Think accounting is hard? Try standup
Aaron Gold '10 isn’t ungrateful, but when Billy Baldwin ’85 first approached him about performing at Caroline’s, it was at the end of a long Commencement ceremony, and Gold needed to use the bathroom. “It was three hours of me holding it, and I did my speech, and ... I go to walk off the dais and somebody stops me and I just thought in my head, ‘you [expletive]. This better be good.’”
Aaron Gold ’10 paces a dark, empty corner of a club, sipping a cocktail and riding a wave of nerves and excitement. He listens to the comedian onstage and laughs supportively at the mediocre jokes, then jumps up and down to release the tension. He’ll be up there next.
Gold moved to New York City two months earlier, chasing his standup-comedy dream, and he’s about to perform at one of the most famous comedy clubs in the country, Caroline’s on Broadway, thanks to fellow alumnus Billy Baldwin ’85, who knows the owner. The two met when they both spoke at Binghamton University’s Fall 2010 Commencement a few months earlier, Gold with his new English degree in hand.
Caroline’s MC introduces Gold as a “talented young guy who recently opened up for a friend of mine at Binghamton University,” and Gold strides confidently onstage to applause and yells, “Keep it going!”
Offstage, Gold says, “Oh, man, do I love that attention. I like that connection to the audience, of me writing a piece of art and seeing how the audience reacts to it. And just making people laugh is so much fun.”
Walking off Caroline’s stage, Gold just achieved a dream of every new comic, but his fun isn’t over. The MC announces a surprise guest, Darrell Hammond of Saturday Night Live.
“I just opened for Darrell Hammond!” Gold beams.
Gold never seriously considered a career beyond comedy. He first performed standup at age 16 and focused his college years on writing and performing, becoming a member of the Binghamton improv group Pappy Parker Players and taking humor-writing courses. Faculty member Ryan Vaughan says he’s never seen a student more serious about comedy.
“It’s about making people laugh,” Gold says. “But the real heart of it is all about doing it because it’s something you love to do. You wrote this thing, and you love this thing, and you are going to share this thing.”
Jen Kwok ’04 understands that. After her college career as a “rabid” School of Management (SOM) student, she joined one of the Big Four accounting firms. She lasted eight months. (As soon as she read the orientation packet that said clothes must be neutral colors — no reds, no yellows — she knew she wouldn’t stay.)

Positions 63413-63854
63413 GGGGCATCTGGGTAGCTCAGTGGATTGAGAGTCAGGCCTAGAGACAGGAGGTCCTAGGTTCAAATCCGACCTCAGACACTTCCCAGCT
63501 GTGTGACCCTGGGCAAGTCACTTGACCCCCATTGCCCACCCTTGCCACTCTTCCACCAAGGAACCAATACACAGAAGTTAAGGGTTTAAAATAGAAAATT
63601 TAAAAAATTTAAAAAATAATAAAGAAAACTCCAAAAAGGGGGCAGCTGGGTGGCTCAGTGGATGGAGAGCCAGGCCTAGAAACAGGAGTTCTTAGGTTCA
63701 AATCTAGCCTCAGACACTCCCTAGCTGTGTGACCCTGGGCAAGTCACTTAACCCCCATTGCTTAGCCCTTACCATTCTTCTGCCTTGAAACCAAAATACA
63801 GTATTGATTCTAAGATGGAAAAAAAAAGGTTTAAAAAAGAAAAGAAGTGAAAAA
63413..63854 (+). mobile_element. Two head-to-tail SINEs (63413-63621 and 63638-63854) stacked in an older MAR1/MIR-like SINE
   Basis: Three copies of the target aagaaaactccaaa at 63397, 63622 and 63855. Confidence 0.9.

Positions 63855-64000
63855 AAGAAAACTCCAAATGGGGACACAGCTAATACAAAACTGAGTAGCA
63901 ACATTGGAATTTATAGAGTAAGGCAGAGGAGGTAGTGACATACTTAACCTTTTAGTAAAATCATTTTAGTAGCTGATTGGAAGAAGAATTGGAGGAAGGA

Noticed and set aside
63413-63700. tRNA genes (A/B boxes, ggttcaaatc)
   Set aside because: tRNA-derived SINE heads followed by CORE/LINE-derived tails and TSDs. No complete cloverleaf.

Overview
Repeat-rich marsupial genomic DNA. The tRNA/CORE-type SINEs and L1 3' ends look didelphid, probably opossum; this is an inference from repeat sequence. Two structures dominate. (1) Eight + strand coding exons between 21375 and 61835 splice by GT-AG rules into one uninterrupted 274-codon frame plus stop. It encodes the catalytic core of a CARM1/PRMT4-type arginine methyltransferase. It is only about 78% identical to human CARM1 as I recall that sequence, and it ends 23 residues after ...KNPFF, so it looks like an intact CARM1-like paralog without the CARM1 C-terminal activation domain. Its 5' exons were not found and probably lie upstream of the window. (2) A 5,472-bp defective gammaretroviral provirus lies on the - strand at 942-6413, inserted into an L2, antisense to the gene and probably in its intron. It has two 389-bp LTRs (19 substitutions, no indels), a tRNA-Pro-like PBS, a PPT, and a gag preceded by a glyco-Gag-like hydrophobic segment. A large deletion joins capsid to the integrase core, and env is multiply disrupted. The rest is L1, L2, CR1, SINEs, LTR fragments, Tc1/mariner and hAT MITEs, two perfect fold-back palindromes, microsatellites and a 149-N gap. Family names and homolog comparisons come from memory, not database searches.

Kwok moved into the arts, working the financial side for Jazz at Lincoln Center, where, on a whim, she performed a standup set during a staff talent contest.
After her performance, Wynton Marsalis went onstage, smiled and said in his throaty voice, “Jen Kwok, have mercy!”
Soon she was performing at clubs, adding a pink ukulele to her act and writing songs skewering Asian stereotypes and youth culture.
Like Gold, Kwok tasted early success, finishing in the top 10 of NBC’s Standup for Diversity competition, which flew her to Los Angeles to perform for important industry people who flattered her with lines like, “There’s all kinds of buzz around you.”
The next Monday she was back at her day job, processing invoices.
Today, Kwok uses her SOM training to constantly market herself and manage her image and finances. She splits her days between working part-time as a bookkeeper and writing, and spends her nights honing her material into a one-hour show. She hopes to quit her day job soon.
“I’m right on the cusp,” she says. “I’m lucky because I’m starting to make a living at it, three or four years into my career.”
In talking to comedians, one theme quickly becomes clear: To be taken seriously, performers have to be devoted to making a living from their acts.
Matt Ritter ’01 took that leap a few years ago. He had a job at a big law firm in New York City, but, like Kwok, realized he had made a career mistake.
Instead of quitting right away, Ritter played lawyer during the day and comedian at night.
After four years, he quit his day job.
“It was very scary,” he says. “All of a sudden there was zero structure to my day and no guaranteed check coming in every week. I was still living in a ridiculously expensive apartment in the West Village, and that’s when it dawned on me that if I was going to do this, I was going to have to make a lot of changes and sacrifices.”
After two years of constant writing and tough New York City audiences, Ritter took the next step in a standup’s evolution: He moved to Los Angeles.
Once there, Ritter’s Binghamton fraternity brother and fellow alumnus Adam Hunter introduced him to clubs and promoters. Since then he’s been in a Sears commercial and earned his first television credit.
“It’s very hard,” he says. “People tell you it’s hard, but you can’t really understand it until you are there. When people say it’s a grind, it is. And now I know what a grind is. It means every day has to be a hustle. You can’t take days off. There are no vacations when you are a comedian. When I was a lawyer, every couple of months it was time for a vacation. Now it’s like I’m not entitled to a vacation until I achieve more of my goal.”